A coordinated, multi-sectoral effort is essential to address chronic malnutrition and other dietary challenges plaguing the world’s food systems, according to the recent report, Nutrition and Food Systems, by the UN High Level Panel of Experts (HLPE) on Food Security and Nutrition.
At the U.S. presentation of the report Jan. 18—organized by IFPRI, HarvestPlus, and the CGIAR Research Program on Agriculture for Nutrition and Health (A4NH)—participants focused on the growing worldwide problems of overnutrition.
“As traditional food systems give way to the modern, epidemiology too is shifting from undernutrition to obesity,” said panelist Jessica Fanzo, lead author of the report and Bloomberg Distinguished associate professor of Global Food and Agricultural Policy and Ethics at Johns Hopkins University.
Nearly 2 billion people worldwide lack key micronutrients, while 2 billion adults are overweight or obese, exposing the double burden of nutrition associated with food systems. Fanzo discussed how the burden of malnutrition differs across the three food systems: Traditional, modern and mixed. Traditional food systems have the highest prevalence of stunting, wasting and mortality in children under 5 years of age and vitamin A deficiency, whereas modern food systems report highest prevalence of adult overweight and obesity. Mixed systems, meanwhile, face both problems—a significant challenge for policy makers and development organizations.
These multipronged issues can be addressed by integrating nutrition within national policies, programs and budgets; enhancing global cooperation to end hunger and malnutrition; and recognizing conflicts of interest, she said. “We have 12 years left of Sustainable Development Goals. Let’s make this the only decade of action on nutrition that we need,” Fanzo added.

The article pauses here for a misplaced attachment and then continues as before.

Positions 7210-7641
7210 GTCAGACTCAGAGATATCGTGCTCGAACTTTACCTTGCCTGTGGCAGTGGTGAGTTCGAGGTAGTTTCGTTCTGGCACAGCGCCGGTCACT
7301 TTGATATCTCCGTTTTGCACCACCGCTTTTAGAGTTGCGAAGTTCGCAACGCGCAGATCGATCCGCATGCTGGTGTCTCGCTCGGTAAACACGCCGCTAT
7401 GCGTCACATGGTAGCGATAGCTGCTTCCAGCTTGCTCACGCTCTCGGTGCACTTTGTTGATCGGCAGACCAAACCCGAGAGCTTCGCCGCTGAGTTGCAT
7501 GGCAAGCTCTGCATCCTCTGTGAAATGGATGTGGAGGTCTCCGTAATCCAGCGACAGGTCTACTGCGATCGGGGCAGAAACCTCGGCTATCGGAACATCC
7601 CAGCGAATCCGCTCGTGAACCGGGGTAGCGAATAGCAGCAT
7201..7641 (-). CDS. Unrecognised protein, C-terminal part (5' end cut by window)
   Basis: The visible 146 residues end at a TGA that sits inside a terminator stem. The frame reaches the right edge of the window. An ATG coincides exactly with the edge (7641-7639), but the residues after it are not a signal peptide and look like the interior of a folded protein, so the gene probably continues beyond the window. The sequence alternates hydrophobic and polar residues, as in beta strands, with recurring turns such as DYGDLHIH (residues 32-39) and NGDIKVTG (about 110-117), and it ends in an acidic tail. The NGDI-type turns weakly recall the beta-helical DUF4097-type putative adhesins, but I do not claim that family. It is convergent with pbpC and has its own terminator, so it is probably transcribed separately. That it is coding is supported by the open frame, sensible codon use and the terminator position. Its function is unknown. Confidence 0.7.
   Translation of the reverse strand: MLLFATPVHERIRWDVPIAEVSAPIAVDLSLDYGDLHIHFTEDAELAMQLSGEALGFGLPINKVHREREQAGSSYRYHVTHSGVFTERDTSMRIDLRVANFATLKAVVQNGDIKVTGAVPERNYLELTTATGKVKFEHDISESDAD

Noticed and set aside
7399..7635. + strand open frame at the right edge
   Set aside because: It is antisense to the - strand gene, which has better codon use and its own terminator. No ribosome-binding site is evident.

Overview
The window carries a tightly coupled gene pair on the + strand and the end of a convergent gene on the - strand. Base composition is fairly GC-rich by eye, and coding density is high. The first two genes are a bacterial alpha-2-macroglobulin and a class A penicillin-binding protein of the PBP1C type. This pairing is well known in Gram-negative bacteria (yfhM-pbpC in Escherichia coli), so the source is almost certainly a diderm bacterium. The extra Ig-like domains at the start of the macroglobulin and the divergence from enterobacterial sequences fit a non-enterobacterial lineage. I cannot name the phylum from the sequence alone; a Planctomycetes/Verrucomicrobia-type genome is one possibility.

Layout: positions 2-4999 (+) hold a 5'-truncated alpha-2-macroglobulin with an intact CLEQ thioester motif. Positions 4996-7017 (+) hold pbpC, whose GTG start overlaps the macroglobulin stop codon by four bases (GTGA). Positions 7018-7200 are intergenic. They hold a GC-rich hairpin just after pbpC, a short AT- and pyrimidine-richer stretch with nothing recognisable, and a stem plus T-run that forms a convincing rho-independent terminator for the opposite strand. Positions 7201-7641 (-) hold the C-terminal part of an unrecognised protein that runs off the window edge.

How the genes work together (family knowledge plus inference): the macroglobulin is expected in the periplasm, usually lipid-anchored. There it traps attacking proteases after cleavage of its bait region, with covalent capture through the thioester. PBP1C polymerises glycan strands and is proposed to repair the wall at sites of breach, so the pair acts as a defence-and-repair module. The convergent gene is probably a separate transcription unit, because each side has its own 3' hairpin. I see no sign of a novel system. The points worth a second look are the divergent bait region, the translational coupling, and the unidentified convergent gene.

Bringing in the donor perspective, Barbara Hughes, director of the Office of Maternal and Child Health and Nutrition, Bureau of Global Health, USAID, said the development community should be bold, creative, and imaginative in forming partnerships. Many of the recommendations contained in the report align with the agency’s work on the first 1000 days as the critical period for infants to grow into strong productive individuals. Hughes emphasized that better governance and accountability can help achieve priorities that transcend individual sectors.
Unpacking the complex relationship between economic development and changes in dietary patterns, Derek Headey, senior research fellow, IFPRI, pointed out a perverse dynamic: Unhealthy, processed foods are getting cheaper and healthy foods, such as fruits and vegetables, are becoming more expensive in many poor countries. Headey also noted that as more women, traditionally seen as food preparers, enter the workforce, the convenience of processed foods grows more attractive—also impacting nutrition.
Tufts University Professor Eileen Kennedy, a member of the HLPE steering committee, provided background to the report, commissioned by the UN Committee on Food Security. The report grew out of one of the initial concept notes, and emerged after extensive debate and discussion among members.
Food companies play an enormous role in emerging food systems and wield disproportionate power, often aggravating problems of overnutrition, panelists noted. But they agreed that the private sector should not be demonized and it is important to work together. “We don’t want a war with the food companies. We need diplomacy and external pressures to make them provide healthy food,” Headey said.
Lynnette Neufeld, director of Knowledge Leadership at the Global Alliance for Improved Nutrition (GAIN), agreed. “At GAIN, we are not pro-business, but pro-working with business,” Neufeld said. Citing the example of gluten-free products flooding supermarkets in the United States, and food industry scrambling to meet the demand, Fanzo said that demand can shape supply too: “We need to shift both sides—not only governments, but also consumers.”
Ultimately, Neufeld said, action alone will not determine results during this decade of action on nutrition. We need better tools to gauge the impacts of action—a framework for nutrition measurement and indicators.
Smita Aggarwal is an IFPRI Communications Specialist.